Saturday, June 27, 2015

What will it take to calm these waters?


Continuing our series on Life in the Spirit: Stormy waters, the question today is
What will it take to calm these waters?

We open the service with Every time I feel the Spirit and follow with Tu has venido a la orilla. ( And our Psalm is 133, or Hinay ma tov umanyaim, chevet achim gan yachad

After reading mark 4: 35-41,
Jeremy and I do the song made famous by John McCutchen, Alleluia, the great storm is over. ()

And then it is time for reflection.
What will it take to calm these waters? Let me begin like this:

Clementa Pinckney, 41. Pastor, father of 2, state senator
Sharonda Coleman-Singleton, 45, reverend, track coach, mother of 3
Cynthia Hurd, 54, librarian and wife
DePayne Middleton-Doctor, 49, mother of 4, church choir member
Tywanza Sanders, 26, recent graduate of Allen College with a degree in business
Myra Thompson,. 54, mother and wife
Ethel Lee Lance, 70, mother, grandmother,church sexton for over 30 years
Daniel L. Simmons, retired pastor and father
Susie Jackson, 87, mother and grandmother

Each a name. Each a person. Someone who loved and was loved.

Our friend Osagyefo Sekou had this to say on Facebook:

The shooter is not a ‘loner’, but part of a system of white supremacy. To reduce this act to that of a troubled individual is to commit another act of violence." 

Dear America: If the #‎CharlestonShooting is not terrorism, then I am white.

Dear God: They kill us in your house.

And our friend Sarah Zapiler, this:

 White people:

Let's come together and decide on a set of actions we will take to dismantle racism in our own lives. Let's share resources and energy that will make us stronger. We will be responsible to hold each other accountable to in the months to come. 

Bring your hope for a new kind of world. Invite anyone. Today while we are worshipping, people are invited to Sarah's house to wrestle with that issue. Let our thoughts and prayers be with them.

Most amazing of all were these words from survivors:
You took something really precious from me. I will never talk to her again,” the daughter of 70-year-old Ethel Lance, one of nine people killed in Wednesday's massacre, said. “But I forgive you and have mercy on your soul. You hurt me. You hurt a lot of people. But God forgives you. I forgive you.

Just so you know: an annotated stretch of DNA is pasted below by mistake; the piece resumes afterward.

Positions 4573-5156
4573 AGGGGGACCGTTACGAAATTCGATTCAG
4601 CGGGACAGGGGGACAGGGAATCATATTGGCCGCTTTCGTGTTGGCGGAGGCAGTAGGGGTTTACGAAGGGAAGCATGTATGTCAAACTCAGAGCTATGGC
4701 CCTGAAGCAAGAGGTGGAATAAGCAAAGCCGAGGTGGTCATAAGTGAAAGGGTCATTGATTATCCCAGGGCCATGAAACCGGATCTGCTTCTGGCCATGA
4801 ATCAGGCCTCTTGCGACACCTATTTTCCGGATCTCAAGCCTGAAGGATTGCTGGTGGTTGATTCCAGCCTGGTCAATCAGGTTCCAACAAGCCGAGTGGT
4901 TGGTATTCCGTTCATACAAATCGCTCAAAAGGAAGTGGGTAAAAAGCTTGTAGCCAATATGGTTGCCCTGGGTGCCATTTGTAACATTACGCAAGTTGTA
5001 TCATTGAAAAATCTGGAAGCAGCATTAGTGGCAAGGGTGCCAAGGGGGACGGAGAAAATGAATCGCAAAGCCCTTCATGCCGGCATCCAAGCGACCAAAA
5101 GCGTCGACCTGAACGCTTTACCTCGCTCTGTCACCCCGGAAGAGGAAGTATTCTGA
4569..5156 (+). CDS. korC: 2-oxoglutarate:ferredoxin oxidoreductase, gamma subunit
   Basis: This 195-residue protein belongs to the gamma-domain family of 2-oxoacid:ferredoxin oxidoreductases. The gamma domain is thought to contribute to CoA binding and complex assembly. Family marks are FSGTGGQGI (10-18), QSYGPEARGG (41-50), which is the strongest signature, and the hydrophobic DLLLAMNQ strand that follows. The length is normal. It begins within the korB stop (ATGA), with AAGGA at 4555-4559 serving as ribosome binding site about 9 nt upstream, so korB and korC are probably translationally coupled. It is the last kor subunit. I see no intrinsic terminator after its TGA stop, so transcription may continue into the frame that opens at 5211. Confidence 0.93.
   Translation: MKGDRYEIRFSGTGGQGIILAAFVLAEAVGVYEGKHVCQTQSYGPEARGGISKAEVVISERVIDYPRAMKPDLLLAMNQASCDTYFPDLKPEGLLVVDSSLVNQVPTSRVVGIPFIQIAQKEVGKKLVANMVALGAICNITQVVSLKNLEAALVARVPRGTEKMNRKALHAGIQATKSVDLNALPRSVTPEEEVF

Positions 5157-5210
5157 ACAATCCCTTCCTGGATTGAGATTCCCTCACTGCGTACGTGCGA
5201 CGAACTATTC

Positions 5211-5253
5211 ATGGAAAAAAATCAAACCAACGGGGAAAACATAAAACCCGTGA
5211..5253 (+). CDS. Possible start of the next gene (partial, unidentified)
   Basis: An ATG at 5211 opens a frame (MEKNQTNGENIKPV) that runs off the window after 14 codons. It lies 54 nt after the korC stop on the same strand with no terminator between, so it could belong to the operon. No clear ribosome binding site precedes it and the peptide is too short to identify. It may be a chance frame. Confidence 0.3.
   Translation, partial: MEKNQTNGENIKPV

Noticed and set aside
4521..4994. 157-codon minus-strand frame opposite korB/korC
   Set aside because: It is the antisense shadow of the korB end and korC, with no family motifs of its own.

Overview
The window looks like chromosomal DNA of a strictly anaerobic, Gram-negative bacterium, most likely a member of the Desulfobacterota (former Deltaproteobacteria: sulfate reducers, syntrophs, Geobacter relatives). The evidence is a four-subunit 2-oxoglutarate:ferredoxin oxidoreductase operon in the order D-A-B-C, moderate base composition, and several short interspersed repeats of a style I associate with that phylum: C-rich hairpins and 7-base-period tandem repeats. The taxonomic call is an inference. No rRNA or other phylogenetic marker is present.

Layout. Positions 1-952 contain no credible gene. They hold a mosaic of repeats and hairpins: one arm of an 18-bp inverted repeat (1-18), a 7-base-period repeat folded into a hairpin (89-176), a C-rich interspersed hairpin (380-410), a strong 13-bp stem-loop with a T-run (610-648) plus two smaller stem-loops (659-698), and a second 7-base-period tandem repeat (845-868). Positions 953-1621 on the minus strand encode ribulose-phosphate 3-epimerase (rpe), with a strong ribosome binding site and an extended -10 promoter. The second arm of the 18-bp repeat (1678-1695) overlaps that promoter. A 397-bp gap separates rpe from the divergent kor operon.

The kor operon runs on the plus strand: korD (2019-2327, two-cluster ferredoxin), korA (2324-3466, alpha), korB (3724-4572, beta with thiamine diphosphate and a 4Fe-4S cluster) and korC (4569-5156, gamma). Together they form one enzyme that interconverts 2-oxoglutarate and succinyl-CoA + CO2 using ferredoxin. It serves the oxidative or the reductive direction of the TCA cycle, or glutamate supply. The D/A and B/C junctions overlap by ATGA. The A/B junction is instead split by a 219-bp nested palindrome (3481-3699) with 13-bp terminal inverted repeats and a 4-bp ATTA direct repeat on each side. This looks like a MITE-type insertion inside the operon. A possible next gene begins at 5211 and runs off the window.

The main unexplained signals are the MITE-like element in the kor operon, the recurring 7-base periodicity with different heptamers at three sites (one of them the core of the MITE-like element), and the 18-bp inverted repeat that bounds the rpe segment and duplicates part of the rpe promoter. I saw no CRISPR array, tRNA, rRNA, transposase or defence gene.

Felecia Sanders, mother of the youngest victim, 26-year-old Tywanza Sanders, also spoke. Every fiber in my body hurts, Sanders said, and I will never be the same.
Sanders survived the shooting by playing dead.
We welcomed you Wednesday night in our Bible study with open arms. You have killed some of the most beautifulest people that I know, she said in court. As we said in the Bible study, we enjoyed you, but may God have mercy on you.
I chose theme before this shooting…..but when I went to do my preparation, I open Ched Myers’ commentary on this passage, and lo and behold I find this…The Kingdom as Reconciliation…
So let’s look at the passage again. Jesus says, Let us go across... sounds simple enough, but…what does it mean? Across means to the other side, to the gentile side of the lake..the unknown, the foreign, the other side of humanity…
A storm comes up, the disciples see Jesus asleep, he wakes, quiets the sea…by referring to the lake as sea, Mark is connecting with a long Biblical tradition where sea connotes: chaos, threat, danger…
Let me make that clear….by entering into a journey to the other side, a journey intended to lead to reconciliation, the disciples will enter a world of chaos, threat and danger…to do the work necessary to dismantle the structures that support and sustain racism and gun violence, we will have to enter into uncharted territory, unfamiliar, even scary territory. Especially to face that which still lives inside, and I do believe this is true….still inside each of us…